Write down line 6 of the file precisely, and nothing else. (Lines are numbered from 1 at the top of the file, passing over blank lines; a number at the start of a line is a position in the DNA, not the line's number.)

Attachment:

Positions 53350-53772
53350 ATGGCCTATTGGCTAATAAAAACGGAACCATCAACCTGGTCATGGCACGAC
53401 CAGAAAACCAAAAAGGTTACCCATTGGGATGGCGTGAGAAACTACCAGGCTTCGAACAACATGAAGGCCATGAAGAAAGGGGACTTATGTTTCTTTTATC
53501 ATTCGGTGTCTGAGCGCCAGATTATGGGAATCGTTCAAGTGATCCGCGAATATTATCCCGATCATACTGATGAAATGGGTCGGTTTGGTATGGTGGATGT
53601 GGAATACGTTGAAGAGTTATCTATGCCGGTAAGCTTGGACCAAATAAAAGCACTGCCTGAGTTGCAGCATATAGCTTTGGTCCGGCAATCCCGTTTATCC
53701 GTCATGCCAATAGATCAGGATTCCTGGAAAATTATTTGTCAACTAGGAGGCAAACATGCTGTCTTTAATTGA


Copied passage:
53701 GTCATGCCAATAGATCAGGATTCCTGGAAAATTATTTGTCAACTAGGAGGCAAACATGCTGTCTTTAATTGA